It’s true: women have what it takes to be successful traders, entrepreneurs and software engineers. And now, using advances in gamification, neuroscience and data science, there is a way to prove it. Emerging new career assessment and hiring platforms clearly show that women are equally qualified for traditionally male-dominated professions, even though the current workplace doesn’t reflect this yet.
Once thought of as purely entertainment, games are now being used as accurate behavioural assessment tools.
In a game, rather than asking someone what they would do (and receiving a flattering self-portrait in reply), you can directly and objectively measure a person's behaviour. Using games, you can remove the self-report bias that is present in even the best-designed personality or career questionnaire.
In fact, the National Science Foundation, US Army Research Institute and the US intelligence community have all supported projects that test human behaviour using video game platforms. These platforms are of interest to other demographics too: immersive and engaging, they can grab the attention of graduates and jobseekers. They are especially successful with millennials, the generation that now represents the largest share of the American workforce, as well as Generation Z, the group now entering the workforce.
The neuroscience community has developed behavioural games that collect quantitative and unbiased data on cognitive and emotional aptitudes, which can then be mapped to career success. These data points allow people to form a more objective and accurate idea of the kind of career that would suit them than if they followed the traditional approach, which calculates according to their interests, motivations or academic history and can be muddled by subjective self-reporting and gender stereotyping. Neuroscience can recommend careers in an objective and bias-free way.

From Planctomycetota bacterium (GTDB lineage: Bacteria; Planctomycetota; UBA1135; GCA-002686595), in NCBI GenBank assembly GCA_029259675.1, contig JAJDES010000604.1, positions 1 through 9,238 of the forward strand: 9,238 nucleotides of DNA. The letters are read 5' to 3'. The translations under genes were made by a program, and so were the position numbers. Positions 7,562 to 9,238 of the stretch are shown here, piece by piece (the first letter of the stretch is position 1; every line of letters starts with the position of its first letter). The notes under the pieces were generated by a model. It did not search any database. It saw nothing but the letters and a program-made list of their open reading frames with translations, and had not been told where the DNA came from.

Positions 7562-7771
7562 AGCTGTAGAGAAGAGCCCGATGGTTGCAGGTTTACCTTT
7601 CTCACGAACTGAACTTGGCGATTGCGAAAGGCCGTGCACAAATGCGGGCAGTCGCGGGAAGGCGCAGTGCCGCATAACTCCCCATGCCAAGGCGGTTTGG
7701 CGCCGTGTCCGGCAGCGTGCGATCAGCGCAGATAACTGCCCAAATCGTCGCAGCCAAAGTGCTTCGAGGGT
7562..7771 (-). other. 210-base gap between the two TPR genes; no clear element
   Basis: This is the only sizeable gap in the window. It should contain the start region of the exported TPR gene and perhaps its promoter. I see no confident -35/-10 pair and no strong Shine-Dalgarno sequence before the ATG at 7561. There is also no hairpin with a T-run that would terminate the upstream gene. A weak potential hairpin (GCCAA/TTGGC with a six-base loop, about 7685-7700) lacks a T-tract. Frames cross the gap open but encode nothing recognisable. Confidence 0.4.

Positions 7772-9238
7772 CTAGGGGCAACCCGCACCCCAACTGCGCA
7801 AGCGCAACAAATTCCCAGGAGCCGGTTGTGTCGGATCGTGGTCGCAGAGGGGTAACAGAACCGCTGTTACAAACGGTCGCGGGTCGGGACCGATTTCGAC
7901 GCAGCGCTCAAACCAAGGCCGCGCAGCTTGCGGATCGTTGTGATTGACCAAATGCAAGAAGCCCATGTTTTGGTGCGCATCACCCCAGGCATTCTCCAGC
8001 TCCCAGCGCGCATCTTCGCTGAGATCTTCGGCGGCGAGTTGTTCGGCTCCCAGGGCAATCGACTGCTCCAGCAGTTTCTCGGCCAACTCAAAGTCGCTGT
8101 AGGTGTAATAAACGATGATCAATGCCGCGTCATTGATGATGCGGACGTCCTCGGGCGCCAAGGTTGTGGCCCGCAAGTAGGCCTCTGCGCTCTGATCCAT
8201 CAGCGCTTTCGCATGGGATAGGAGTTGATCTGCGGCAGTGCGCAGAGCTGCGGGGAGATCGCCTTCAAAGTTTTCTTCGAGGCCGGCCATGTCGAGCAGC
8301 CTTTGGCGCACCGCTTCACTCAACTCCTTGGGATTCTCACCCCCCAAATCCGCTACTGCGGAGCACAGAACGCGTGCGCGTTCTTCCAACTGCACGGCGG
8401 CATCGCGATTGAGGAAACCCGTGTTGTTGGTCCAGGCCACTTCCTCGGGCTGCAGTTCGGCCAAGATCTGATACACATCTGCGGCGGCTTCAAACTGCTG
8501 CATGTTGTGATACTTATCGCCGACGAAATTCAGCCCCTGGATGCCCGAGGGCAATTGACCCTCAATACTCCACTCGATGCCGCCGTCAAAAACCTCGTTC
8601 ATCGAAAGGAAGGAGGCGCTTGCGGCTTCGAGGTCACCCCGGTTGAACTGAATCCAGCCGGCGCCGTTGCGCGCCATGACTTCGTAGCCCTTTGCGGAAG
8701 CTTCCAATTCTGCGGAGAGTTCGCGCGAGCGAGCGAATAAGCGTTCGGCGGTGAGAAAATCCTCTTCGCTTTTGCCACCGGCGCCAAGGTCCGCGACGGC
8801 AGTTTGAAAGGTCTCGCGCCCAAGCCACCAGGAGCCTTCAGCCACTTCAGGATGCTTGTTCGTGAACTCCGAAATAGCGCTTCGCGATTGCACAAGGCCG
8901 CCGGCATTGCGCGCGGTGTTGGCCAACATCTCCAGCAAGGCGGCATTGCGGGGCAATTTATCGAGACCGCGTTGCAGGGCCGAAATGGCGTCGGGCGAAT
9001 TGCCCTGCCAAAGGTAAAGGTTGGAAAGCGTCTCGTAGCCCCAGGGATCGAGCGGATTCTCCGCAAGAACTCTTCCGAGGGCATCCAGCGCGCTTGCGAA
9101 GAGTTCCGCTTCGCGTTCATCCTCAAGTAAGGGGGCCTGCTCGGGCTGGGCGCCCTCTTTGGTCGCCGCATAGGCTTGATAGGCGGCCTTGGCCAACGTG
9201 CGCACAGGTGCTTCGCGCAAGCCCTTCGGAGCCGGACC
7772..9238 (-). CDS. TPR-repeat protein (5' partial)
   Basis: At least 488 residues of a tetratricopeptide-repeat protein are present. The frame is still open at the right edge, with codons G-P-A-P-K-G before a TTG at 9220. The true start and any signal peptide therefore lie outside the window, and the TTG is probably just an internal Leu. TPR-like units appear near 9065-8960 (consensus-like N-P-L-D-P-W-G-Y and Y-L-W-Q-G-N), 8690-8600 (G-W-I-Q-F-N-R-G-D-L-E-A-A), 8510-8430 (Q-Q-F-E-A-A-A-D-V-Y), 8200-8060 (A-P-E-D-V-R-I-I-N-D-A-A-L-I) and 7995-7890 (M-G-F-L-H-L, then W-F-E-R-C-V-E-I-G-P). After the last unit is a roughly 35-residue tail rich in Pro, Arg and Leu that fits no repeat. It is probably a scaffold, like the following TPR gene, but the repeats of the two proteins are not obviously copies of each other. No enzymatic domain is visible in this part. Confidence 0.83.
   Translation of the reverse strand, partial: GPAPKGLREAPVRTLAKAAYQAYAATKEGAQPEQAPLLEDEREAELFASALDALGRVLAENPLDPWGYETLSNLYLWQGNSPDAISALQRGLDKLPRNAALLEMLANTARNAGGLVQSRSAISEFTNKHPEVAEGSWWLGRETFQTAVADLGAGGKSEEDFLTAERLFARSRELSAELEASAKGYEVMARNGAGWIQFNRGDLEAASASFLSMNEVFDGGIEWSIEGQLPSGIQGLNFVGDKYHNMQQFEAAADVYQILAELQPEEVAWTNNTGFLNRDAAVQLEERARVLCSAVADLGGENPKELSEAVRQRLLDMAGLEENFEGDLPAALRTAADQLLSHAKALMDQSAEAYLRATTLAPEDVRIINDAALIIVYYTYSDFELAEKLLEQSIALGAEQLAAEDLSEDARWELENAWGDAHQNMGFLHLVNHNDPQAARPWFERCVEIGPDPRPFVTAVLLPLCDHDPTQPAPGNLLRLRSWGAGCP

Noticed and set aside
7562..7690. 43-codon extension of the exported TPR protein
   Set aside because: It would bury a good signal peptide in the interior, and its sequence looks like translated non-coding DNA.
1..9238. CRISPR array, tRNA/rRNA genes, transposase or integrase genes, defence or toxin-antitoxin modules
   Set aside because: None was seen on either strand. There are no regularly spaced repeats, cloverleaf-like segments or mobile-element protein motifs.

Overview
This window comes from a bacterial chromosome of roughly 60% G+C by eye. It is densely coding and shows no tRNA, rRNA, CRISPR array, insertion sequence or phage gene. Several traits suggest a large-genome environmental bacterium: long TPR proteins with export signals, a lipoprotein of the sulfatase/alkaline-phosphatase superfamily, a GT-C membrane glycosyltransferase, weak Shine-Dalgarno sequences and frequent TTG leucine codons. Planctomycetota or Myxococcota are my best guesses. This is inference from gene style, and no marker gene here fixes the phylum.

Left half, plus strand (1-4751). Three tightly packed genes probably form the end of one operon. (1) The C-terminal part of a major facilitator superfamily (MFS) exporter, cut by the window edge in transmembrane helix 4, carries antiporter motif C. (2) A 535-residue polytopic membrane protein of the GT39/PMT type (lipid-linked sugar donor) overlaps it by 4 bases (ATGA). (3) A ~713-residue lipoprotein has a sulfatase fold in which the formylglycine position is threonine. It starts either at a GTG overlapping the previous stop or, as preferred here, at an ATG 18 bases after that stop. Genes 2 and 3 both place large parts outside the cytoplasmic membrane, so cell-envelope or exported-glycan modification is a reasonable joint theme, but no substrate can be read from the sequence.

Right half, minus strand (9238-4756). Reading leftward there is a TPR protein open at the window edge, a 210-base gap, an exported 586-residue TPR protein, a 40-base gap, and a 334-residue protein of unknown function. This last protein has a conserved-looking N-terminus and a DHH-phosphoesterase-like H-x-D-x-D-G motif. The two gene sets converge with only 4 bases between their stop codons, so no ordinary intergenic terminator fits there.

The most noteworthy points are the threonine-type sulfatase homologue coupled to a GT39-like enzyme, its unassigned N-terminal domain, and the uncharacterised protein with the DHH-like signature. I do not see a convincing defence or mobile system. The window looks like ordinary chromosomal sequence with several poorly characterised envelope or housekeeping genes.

In addition, researchers have long lamented the limitations of traditional (linear) modelling to uncover the complex relationship between traits and career success. But advances in machine-learning algorithms, data science and artificial intelligence are radically improving this predictive power. Sophisticated analysis techniques allow us to capture non-linear relationships, and are therefore better at modelling real-life problems.
However, nothing is infallible, not even an algorithm. It’s important that the formulas used for career assessment and hiring are tested and confirmed to be free of bias. If they are, they essentially become “blind auditions” for career assessment and hiring. Blind auditions evaluate people on their raw potential, free of gender-bias. In orchestras, they have increased female participation from 5% to 35%. Unbiased career assessment and hiring could also see more diverse candidates participating in traditionally white, male professions.
It's already happening, according to the early data. These platforms are allowing companies to achieve gender parity in their application flow and reach a larger selection of people from non-traditional backgrounds.
Inspired by this new approach to career advice and job matching, the global consulting company Mercer is partnering with a tech start-up called Pymetrics to demonstrate the potential of women, veterans and other underrepresented groups when it comes to traditionally homogeneous, male-dominated STEM professions, such as engineering and finance.
It’s time to harness the power of new technologies to bring career assessment and hiring into the 21st century. This will benefit not only women and minorities, but also the global economy. Ultimately, improving diversity in the workforce is not just about equality; it is about economic health.
You can find more blogs in the Skills for Your Future series here